Is Valve's Steam antithetical to Linux and the very core of the open source spirit?
The first give away is that developers who sign up with Steam must legally agree to not discuss the details of their contracts.
Right there, heavy handed legal agreements that you aren't even allowed to discuss in public. If anything is opposite to the open, community nature and spirit of open source and Linux, this is it.
The iOS/Android app stores have revenue split details and pricing info right on their public web sites. No NDAs, no secret deals: it's completely out in the open.
I can infer that Steam:
- Has much more subjective say over which games they distribute and promote.
- Has much more controls over how games are priced than say iOS/Android, where it is pretty much completely a developer choice.
- Has much more leverage over game developers and reduces their rights.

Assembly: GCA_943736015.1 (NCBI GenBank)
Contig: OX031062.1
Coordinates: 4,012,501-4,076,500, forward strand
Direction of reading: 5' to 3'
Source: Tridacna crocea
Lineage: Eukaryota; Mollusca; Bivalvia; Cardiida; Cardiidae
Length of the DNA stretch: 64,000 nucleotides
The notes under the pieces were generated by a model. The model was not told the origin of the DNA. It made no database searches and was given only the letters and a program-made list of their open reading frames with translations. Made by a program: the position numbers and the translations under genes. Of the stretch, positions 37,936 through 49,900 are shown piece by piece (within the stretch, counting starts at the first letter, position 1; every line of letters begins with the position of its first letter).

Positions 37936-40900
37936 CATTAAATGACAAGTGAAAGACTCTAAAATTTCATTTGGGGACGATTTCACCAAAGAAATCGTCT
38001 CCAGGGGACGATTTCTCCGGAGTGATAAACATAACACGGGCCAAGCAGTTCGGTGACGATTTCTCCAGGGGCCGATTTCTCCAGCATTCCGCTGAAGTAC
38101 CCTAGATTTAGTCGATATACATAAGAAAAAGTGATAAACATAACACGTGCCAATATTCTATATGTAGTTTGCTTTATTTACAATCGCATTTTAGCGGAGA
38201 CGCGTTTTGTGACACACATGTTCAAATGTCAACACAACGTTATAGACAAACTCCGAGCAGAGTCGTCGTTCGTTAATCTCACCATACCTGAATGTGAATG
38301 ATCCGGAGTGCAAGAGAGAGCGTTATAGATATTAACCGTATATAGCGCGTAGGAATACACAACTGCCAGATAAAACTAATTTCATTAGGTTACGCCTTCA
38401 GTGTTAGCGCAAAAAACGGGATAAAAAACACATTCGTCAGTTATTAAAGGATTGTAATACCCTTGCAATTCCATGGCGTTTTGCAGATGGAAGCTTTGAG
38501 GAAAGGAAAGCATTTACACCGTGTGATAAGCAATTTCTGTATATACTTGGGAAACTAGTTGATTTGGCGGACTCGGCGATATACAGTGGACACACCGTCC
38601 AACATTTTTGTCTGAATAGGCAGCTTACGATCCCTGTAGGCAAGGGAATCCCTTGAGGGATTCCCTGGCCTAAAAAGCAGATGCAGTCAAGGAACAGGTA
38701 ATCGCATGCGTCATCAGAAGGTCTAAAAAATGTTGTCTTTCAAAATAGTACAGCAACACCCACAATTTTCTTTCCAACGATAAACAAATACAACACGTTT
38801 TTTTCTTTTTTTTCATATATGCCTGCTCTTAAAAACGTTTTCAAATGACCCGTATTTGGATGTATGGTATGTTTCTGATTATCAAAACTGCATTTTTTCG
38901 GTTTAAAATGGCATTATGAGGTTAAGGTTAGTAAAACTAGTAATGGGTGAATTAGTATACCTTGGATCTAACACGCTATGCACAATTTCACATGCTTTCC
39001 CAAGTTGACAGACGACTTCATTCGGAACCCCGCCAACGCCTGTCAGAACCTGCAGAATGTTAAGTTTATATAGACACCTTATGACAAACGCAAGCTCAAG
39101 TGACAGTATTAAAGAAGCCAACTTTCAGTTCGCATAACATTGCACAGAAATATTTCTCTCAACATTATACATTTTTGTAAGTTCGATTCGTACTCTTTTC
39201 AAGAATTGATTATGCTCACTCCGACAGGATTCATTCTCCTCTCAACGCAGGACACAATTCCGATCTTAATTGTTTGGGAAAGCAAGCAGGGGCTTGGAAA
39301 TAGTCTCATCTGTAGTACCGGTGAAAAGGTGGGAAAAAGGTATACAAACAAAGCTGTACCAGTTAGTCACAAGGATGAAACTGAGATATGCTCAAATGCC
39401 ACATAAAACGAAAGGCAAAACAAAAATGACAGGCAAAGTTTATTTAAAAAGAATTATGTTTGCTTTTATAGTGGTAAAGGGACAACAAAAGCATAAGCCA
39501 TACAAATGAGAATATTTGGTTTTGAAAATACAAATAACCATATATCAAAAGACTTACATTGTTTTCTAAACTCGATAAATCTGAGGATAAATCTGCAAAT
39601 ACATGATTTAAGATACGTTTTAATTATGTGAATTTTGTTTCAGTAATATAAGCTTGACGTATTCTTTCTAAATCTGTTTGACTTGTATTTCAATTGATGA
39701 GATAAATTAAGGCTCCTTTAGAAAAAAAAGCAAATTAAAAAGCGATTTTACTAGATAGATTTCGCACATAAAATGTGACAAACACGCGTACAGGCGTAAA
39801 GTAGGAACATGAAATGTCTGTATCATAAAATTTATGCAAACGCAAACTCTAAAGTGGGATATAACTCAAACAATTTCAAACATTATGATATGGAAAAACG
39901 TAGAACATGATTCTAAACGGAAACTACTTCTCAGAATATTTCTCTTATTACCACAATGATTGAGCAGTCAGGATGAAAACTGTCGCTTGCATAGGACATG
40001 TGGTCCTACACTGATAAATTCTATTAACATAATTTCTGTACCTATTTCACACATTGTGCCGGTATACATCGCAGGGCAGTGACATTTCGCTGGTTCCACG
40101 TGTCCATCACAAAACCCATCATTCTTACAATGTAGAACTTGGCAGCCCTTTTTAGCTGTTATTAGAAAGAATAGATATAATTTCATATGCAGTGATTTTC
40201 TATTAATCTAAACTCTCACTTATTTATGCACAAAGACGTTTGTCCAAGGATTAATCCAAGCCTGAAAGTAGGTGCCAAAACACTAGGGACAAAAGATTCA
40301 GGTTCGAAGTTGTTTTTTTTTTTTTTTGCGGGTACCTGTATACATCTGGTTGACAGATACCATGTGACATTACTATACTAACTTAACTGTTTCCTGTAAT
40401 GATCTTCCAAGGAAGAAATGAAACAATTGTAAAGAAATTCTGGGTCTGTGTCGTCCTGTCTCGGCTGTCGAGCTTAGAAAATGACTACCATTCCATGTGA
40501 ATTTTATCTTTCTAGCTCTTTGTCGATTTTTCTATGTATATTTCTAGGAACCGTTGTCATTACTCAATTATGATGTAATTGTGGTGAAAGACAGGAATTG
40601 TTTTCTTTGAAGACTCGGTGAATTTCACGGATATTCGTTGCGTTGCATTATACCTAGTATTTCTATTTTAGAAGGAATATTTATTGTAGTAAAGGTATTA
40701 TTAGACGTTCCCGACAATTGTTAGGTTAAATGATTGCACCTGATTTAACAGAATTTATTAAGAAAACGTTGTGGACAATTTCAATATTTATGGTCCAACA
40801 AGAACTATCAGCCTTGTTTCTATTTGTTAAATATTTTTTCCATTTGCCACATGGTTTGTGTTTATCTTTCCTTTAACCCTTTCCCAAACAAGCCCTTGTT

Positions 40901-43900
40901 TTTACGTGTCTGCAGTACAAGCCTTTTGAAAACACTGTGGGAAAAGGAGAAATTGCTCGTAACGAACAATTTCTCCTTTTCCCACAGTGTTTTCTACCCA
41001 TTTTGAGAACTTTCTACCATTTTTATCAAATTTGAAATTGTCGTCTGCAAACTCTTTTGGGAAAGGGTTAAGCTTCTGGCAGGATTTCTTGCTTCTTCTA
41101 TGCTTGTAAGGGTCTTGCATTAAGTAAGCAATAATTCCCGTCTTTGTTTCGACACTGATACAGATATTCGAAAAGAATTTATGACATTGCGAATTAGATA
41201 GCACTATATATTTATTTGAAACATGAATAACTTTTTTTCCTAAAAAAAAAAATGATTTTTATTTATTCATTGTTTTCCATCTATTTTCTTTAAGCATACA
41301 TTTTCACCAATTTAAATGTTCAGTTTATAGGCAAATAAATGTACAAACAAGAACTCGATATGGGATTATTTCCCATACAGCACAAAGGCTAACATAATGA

The code to Steam is not open source, not forkable, and the protocols are all completely proprietary. If you don't like the Steam client, you can't just write your own. And there is a push to make games Steam exclusive to remove the choice from users to experience game content without Stream.
Valve wants Stream to take away rights of Linux developers, control contract info and negotiations in secret, control the pricing, and take a large revenue cut.
Additionally, I can see a logical fairness to Apple claiming a 30% revenue cut on iOS apps since they built and drive that entire hardware and OS ecosystem. It's a similar story for Android apps. But what entitles Steam to a large cut of the revenue of a software product that some independent developer writes for Linux? Valve didn't help write the software, and played no part in the development of the OS or the hardware, what gives them any kind of reasonable claim to a cut of the revenue?
If Linux wants good games, someone fix the issues that have made it hard for developers to have platform neutral game clients. Most game developers require fairly standard functionality to build on: fast 3D graphics rendering, audio, keyboard/mouse input, and install/unistall.
This is an awesome Linux coverage site, and the main writer has personal relations with Valve and is a big fan, but I don't seen any positives out of this for Linux.